February 18, 2013
Last week, NBC Universal and Esquire magazine confirmed rumors that the Esquire Network will debut in April on cable television. The new network will exist as a rebrand of the G4 channel, and will be available in more than 60 million homes.
The Esquire Network will target men 18-to-49-years-old who are highly educated and upscale, a demographic that NBC Universal says is currently being under-served by existing TV networks.
At first glance, I think it’s a genius idea. It’s easy to see how the programming on SpikeTV, Discovery and ESPN may not hit all the facets of a “modern” man’s interests. I mean, once you’ve seen one pawn shop or storage locker show, you’ve seen them all, right? And how do I, as a woman, know this? I consider witnessing the target audience’s TV habits everyday for five years an adequate license to pass judgment.
The partnership announcement also offered a first look at the various programs that will complete Esquire Network’s lineup — both acquired programs and original programming.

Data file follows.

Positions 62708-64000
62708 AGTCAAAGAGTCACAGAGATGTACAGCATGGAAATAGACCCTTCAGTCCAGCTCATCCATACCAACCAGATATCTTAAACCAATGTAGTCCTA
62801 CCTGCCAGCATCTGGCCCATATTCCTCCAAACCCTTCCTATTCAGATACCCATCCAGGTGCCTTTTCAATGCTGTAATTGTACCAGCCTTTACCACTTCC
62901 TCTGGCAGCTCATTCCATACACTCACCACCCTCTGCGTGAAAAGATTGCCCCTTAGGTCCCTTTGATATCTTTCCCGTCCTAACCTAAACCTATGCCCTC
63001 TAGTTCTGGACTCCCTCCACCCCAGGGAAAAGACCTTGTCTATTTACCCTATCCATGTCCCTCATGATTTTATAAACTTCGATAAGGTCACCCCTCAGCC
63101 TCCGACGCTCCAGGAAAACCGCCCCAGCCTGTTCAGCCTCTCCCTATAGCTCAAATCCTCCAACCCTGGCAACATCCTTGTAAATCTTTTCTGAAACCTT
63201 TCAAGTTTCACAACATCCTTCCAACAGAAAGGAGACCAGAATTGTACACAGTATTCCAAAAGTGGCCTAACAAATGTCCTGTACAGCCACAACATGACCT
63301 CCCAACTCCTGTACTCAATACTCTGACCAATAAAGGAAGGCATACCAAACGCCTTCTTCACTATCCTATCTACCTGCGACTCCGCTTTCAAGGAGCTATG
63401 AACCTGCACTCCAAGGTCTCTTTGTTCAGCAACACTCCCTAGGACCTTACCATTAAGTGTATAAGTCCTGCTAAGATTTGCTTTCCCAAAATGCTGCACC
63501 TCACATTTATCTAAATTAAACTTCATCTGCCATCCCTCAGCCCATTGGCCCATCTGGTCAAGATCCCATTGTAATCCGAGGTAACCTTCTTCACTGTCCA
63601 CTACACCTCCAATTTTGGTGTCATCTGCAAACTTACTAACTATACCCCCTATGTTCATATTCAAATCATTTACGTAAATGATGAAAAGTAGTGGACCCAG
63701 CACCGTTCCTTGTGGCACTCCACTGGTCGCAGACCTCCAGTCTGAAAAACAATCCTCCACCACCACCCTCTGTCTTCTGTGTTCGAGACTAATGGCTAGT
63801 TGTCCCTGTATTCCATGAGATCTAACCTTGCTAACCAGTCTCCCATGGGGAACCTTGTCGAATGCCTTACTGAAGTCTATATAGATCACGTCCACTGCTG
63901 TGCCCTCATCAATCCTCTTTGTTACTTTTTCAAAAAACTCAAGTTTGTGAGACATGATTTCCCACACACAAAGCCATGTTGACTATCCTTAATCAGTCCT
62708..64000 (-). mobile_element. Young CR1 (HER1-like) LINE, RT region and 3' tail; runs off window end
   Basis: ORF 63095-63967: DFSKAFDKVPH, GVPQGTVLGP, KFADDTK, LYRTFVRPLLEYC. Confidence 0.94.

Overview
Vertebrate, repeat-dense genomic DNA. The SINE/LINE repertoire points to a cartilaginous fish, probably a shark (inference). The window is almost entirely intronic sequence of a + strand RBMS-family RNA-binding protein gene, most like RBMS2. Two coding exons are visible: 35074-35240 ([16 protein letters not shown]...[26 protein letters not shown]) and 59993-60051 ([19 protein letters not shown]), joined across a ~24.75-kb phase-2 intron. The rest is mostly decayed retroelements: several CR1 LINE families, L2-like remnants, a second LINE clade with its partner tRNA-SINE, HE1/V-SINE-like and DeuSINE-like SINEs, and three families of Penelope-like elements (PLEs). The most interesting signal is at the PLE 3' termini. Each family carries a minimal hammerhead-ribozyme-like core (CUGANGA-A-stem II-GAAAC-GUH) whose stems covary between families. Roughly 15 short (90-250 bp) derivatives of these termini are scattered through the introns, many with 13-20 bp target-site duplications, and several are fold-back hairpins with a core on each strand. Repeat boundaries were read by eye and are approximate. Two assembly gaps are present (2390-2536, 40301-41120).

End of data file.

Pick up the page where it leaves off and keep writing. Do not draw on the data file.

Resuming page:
The first acquired programs are “Parks and Recreation” and “Party Down.” If you’re not familiar with “Party Down,” just know that it’s a program about young caterers in Los Angeles that had an unfairly short run on Starz a few years ago. Oh, and you should know that it’s really freakin funny.
The single fact that the Esquire Network is bringing “Party Down” to the cable masses gives me hope that the network might succeed in reaching its target audience. Take my focus group of one: After informing my very modern fiancé of the new Esquire channel, I asked him if he thought he would tune in. After learning that the magazine would not be controlling the programming, his first reaction was “No,” he would not watch the new channel. When I mentioned “Party Down,” his reaction changed immediately: “For ‘Party Down’ alone, I will watch it. Quote that. That’s real.”
On the other hand, it sounds like the area where the Esquire Network may slip up is in original programming. The first two concepts teased in the announcement, a reality cook-off competition named “Knife Fight” and a travel show called “The Getaway,” sound like trite ideas that they’re trying to tack “FOR MEN” on to make them seem different. And, if these are the two programs they’re using in an announcement, I can’t imagine what else they have in store for us when the excitement wears down.
So, I’d like to offer up my own programming suggestions to the team over at the new Esquire Network: